J. S. Mill's Utilitarianism

Dissertation, Washington University (1994)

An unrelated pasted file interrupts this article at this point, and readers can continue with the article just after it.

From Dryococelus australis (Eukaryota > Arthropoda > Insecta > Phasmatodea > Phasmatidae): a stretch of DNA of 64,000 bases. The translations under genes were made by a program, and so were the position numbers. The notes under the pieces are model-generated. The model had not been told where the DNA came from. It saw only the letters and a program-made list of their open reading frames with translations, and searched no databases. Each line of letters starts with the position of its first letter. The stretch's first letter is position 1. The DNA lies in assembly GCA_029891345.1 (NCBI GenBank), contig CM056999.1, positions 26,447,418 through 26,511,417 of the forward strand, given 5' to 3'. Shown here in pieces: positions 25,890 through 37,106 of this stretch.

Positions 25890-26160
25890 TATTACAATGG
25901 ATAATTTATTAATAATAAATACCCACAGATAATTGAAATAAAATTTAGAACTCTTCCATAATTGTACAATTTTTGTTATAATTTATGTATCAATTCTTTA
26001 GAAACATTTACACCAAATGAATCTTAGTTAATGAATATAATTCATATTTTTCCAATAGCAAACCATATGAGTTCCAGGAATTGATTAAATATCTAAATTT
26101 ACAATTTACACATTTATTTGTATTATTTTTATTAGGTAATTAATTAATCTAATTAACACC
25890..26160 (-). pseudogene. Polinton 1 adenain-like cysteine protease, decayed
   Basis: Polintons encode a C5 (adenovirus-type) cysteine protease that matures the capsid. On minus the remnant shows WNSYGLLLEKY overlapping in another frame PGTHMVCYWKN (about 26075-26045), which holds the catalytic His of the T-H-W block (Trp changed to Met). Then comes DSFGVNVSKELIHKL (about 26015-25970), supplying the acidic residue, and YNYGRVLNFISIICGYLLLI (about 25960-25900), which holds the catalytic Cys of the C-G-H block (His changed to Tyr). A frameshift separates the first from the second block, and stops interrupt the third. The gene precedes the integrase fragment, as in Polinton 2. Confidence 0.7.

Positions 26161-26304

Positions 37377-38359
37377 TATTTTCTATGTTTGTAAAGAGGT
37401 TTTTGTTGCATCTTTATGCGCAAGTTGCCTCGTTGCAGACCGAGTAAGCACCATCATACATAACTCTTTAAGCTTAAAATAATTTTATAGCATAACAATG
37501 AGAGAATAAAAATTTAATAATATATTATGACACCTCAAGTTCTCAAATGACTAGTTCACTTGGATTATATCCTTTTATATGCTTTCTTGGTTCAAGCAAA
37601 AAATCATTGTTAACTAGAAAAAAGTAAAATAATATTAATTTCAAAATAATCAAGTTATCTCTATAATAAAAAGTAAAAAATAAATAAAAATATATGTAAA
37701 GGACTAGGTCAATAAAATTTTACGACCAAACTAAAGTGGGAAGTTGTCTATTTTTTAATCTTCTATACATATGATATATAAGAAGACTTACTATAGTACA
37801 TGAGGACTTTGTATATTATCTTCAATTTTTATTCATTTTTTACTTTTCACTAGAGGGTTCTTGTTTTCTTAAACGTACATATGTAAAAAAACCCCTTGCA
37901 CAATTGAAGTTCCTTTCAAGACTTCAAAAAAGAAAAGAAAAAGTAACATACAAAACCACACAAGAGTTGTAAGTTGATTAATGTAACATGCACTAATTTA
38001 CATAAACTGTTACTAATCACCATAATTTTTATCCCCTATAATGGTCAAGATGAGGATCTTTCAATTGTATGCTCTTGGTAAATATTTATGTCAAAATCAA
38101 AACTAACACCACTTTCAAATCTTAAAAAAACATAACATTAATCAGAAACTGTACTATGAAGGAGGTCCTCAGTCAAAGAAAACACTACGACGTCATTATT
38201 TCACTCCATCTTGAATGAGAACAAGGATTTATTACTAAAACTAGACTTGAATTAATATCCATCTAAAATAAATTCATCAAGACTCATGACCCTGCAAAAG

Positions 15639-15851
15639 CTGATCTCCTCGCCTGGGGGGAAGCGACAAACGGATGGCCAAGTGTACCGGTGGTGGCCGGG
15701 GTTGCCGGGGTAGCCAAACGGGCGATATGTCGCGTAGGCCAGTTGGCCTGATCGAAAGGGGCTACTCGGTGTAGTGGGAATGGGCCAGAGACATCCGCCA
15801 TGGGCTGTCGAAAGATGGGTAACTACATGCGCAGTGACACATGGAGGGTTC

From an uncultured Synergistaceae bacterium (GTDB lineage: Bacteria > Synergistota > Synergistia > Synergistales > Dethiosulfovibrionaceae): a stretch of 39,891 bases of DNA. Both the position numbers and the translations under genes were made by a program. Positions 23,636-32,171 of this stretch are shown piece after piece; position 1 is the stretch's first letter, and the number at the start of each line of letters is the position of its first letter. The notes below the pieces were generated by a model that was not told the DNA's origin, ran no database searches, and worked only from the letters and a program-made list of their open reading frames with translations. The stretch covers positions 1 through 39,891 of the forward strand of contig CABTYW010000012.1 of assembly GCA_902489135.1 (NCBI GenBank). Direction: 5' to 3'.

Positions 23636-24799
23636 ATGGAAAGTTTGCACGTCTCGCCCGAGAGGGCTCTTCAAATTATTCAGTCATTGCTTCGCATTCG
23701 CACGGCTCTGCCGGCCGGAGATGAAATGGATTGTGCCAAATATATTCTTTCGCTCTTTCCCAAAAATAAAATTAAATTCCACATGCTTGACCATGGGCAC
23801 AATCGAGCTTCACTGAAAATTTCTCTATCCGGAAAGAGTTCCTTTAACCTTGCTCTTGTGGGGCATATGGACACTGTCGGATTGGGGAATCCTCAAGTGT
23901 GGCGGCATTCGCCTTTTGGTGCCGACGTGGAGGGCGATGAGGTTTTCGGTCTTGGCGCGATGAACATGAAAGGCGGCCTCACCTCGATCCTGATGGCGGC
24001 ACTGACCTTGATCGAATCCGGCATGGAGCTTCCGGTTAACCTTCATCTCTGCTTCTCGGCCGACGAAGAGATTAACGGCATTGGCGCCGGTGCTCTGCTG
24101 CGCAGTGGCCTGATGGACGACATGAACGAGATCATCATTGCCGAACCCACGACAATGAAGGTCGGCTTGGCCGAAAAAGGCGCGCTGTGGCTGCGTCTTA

Contrary to a widely held view, a coherent and defensible picture of John Stuart Mill's utilitarianism can be constructed. To accomplish this his remarks in Utilitarianism and On Liberty must be interpreted strictly from the perspective of his more fundamental philosophical theories in logic and philosophy of mind. When this is done the principle of utility will be seen in a new light, the confusions associated with his "qualitative hedonism" evaporate, the connection between the principle of utility and morality is made clear, and the power of his proof of the principle of utility is made obvious. ;Mill did not hold the view that the principle of utility is a moral rule requiring persons to maximize utility. Mill's principle of utility is that happiness is the only thing intrinsically valuable and that the measure of value is the preference of those most competently acquainted with the things being compared. There is, therefore, no contradiction between Mill's qualitative hedonism and the principle of utility; for the measure of qualitative differences is the principle of utility. ;The principle of utility is the first principle of morality in that it is the decision procedure for determining whether moral sanctions ought to be employed. The principle of utility is the test for determining when reward and punishment are conducive to the long term interests of the community. It advises us to determine the value of praise and blame by appealing to the feelings and judgment of those most competently familiar with the consequences of the rewards and punishments in question If no sanction for an act is in the long term interest of society, the action is not wrong. ;Mill believed his value theory could be proven scientifically by appealing to his four methods of experimental inquiry. The principle of utility follows from facts about human nature; namely, that pleasure and freedom from pain are the only original objects of desire and that all other desires are caused by associations with these
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